National organisations such British Heart Foundation, Red Cross, Parkinsons UK and others have a key contribution to make as well as bringing additional resources to the table.  If there is no third sector ‘focal point’ in the strategic planning bodies and at locality level, how do they connect?

Capacity of Sector

Resources attached to the RCOP programme/Change Funds represent only a fraction of health and social care spend – the third sector has the ability to transform and deliver preventative services which have a real and positive impact on people’s lives and wellbeing.

It must play a part in shaping that total spend, and to be able to bring additional resources, expertise and experience to strategic and locality planning tables. As it stands, the Bill focuses on the two statutory partners, on structural, budget and boundary issues.  Without the sector’s involvement, that focus may well continue – to the detriment of people at the receiving end of health and social care services.

Infrastructure to support the involvement of the sector does exist as a result of Reshaping Care for Older People – the sector and this infrastructure will need some investment to help it play a full part in shaping integrated services in the same way that capacity issues for GPs/health professionals have been (e.g. Stage 1 Report, 2013).  The role of third sector interfaces is crucial (see Alliance briefing attached, pages 4-6).

Service Users and Carers at the Heart

We must ensure that the voice of carers and service users are at the table and are supported to help shape the very services which connect so deeply with their lives.  The Bill makes little reference to unpaid carers in their own right – we must avoid a situation where they have less of a voice in shaping services which directly affect their quality of life and the quality of life of those they love and support.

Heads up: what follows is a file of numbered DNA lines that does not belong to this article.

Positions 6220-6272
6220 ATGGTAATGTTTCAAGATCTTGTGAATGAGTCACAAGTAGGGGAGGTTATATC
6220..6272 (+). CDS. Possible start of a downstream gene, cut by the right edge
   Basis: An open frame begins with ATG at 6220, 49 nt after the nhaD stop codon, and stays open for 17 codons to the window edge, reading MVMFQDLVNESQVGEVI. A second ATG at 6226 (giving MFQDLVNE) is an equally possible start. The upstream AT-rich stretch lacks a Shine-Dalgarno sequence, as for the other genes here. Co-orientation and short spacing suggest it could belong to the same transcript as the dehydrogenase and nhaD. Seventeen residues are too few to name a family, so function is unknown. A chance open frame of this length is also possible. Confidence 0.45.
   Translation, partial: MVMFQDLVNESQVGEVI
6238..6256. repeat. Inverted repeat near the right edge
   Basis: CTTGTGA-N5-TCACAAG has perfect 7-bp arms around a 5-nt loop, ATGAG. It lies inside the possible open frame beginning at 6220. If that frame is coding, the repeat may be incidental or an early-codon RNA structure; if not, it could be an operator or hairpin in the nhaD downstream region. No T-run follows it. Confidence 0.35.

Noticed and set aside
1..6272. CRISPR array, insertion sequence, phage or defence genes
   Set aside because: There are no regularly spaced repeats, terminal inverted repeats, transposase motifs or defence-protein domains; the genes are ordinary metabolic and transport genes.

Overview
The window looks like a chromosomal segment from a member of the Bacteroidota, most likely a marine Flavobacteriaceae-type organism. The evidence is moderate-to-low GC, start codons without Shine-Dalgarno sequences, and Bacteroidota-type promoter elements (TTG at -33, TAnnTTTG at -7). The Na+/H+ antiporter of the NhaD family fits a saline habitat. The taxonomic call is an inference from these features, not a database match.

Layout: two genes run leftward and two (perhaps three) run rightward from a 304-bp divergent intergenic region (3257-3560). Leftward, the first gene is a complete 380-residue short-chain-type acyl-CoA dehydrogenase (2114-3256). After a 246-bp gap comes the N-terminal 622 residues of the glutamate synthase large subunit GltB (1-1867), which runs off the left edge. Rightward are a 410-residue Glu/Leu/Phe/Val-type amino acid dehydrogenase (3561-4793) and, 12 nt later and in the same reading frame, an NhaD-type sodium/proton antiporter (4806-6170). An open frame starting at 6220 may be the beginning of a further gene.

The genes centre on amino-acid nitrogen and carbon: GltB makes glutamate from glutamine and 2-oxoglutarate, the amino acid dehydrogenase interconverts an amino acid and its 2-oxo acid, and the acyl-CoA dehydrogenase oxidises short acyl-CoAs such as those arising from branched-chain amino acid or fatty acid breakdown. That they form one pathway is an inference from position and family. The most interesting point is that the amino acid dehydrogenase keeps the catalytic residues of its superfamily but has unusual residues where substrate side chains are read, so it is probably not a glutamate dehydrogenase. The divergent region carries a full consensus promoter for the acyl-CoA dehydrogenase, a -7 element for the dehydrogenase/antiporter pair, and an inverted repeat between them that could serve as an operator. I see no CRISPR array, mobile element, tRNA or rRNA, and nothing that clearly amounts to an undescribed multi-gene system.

Questions

As you move into the debate please consider:

  • If the sector is not included on the face of the Public Bodies bill, will the regulations be able to make a strong case for its involvement in shaping integrated services?
  • As many partnerships are already on the way to being established prior to the Bill becoming law, the chances are that the regulations may well happen ‘after the fact’ – and new structures may exclude or give a less powerful voice to the very people who need to be involved.
  • Think of the many voluntary organisations which you know of and which are critical to supporting independent living, family carers, which help people to live full lives in their communities. Does the Bill do enough to ensure they are able to bring their experience to both strategic and locality planning? Do they need support to enhance their capacity in this regard?
  • Does the Bill do enough to ensure that families and carers are able to directly shape the resources and services which affect their lives in a very real way?  Consider your own caseloads in relation to social care, and the issues which families are facing in relation to tightening eligibility criteria and charging.

Conclusion

Our final comment comes from Nigel Henderson’s (CCPS/Penumbra) input during Stage 1 of the Bill:

“It is interesting to reflect that we are trusted to provide care and support to some of the most vulnerable people in Scotland but are not trusted or respected as equal partners”.

The Bill must send out a strong message about the need to co-produce the strategic and locality plans.